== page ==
To realize these possibilities, TRCA needs to target its efforts and capitalize on development opportunities in accordance with its own environmental planning policies and objectives.

To this end, TRCA has prepared its draft Trail Strategy — a document providing a strategic vision for this next generation of trails.


The Vision

The vision for the Greater Toronto Region Trail network sees a complete regional trail system in greenspace that connects our growing communities to nature and to each other, supporting active living and enhancing our conservation legacy.


The Concept

The concept for the Greater Toronto Region trail network sees the development of more than 570 kilometres of proposed trails through the Oak Ridges Moraine, the valleys of the Etobicoke, Mimico, Highland, Petticoat and Duffins Creeks, the major valleys of the Don, Humber and Rouge Rivers, and the Lake Ontario Waterfront, as well as regional infrastructure corridors (including transit, utility and electric power facility corridors).

It also envisions the introduction of blue trails, which are paddling routes on our navigable waterways. And it proposes investment in 10 conservation destination areas to enhance the trail network and provide amenities.

Combined with the 530 kilometers of existing trails in our greenspace system, the final result would be a network of more than 1,100 km of regional trails for the Greater Toronto Region.


Public Open House

On January 9, 2019, TRCA hosted a Public Open House to introduce the Draft Trail Strategy to those who attended. At the Open House, a short presentation was delivered, and attendees were able to review the Implementation Maps and Strategic Objectives associated with the Trail Strategy. We have made all of the material presented at the Open House available on this webpage.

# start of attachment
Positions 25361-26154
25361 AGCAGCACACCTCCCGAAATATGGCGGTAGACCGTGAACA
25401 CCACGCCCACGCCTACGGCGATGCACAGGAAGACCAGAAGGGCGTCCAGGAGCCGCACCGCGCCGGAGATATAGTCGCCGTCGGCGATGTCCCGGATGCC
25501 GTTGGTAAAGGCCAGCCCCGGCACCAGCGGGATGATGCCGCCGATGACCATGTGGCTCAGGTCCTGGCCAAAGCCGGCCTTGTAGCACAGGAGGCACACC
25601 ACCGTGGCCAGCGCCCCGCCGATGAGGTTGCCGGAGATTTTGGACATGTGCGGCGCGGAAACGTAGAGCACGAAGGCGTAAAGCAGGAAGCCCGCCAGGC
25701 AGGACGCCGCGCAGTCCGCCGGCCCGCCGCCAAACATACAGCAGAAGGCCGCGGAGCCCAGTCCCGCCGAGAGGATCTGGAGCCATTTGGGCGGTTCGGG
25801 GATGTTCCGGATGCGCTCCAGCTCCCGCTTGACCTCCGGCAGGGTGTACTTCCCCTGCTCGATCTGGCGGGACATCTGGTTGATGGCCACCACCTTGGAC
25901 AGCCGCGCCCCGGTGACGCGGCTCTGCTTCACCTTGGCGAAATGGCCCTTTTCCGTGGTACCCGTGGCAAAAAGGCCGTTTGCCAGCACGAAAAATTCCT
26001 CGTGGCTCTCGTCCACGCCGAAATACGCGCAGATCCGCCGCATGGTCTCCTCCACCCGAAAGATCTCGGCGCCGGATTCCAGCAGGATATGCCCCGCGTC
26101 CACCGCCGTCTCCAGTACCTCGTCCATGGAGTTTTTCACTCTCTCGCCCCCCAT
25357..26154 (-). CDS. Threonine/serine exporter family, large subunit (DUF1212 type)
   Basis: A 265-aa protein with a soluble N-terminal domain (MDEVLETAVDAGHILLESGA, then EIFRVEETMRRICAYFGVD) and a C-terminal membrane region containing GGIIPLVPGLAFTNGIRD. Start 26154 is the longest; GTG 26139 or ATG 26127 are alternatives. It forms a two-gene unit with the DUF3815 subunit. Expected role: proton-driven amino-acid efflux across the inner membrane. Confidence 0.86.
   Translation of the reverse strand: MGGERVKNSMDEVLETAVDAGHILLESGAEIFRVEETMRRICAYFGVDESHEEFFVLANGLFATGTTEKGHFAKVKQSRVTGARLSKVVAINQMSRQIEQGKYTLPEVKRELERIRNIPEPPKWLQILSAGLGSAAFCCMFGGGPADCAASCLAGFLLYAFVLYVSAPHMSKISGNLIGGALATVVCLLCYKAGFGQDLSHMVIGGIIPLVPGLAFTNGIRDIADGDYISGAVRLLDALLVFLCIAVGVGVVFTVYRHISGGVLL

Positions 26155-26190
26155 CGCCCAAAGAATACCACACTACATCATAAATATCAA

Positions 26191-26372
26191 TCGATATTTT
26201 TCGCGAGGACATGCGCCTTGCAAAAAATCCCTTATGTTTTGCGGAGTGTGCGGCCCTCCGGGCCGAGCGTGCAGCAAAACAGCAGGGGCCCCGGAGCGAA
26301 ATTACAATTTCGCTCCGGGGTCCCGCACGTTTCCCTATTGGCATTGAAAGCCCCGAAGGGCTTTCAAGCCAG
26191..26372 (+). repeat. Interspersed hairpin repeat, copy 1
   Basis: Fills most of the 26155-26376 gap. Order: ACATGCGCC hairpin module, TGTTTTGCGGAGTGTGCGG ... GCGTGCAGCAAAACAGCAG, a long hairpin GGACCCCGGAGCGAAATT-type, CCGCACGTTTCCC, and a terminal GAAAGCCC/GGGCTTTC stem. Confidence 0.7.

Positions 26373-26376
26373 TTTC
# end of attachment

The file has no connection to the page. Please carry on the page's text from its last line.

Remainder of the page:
The Implementation Maps can be accessed by clicking the Draft Trail Strategy Workbook link at the bottom of the right hand side bar of this page. The list of Strategic Objectives can be accessed by clicking the Draft Trail Strategy Document link also at the bottom of the right hand side bar of this page. Finally, the presentation can be viewed below:






If you have any questions, suggestions, or general feedback related to the Trail Strategy, we would love to hear from you!

Comments on this site are public, but any information you provide to us when signing up will be strictly confidential. Personal information is collected and managed in accordance with our privacy protocol (https://trca.ca/privacy-protocol/).
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Many youth spend much of their time on "screens" and do not spend enough time active, and often far too little time to be feel connected to the natural world. It is important to encourage them to be as active as possible. A great activity for the youth is riding in the forest. It is important that healthy outdoor activities remain as accessible as possible for youth. If they do not connect to the natural world, it is less likely that the next generation will feel the need to continue to support, though taxation and others. conservation efforts and possibly even conservation authorities.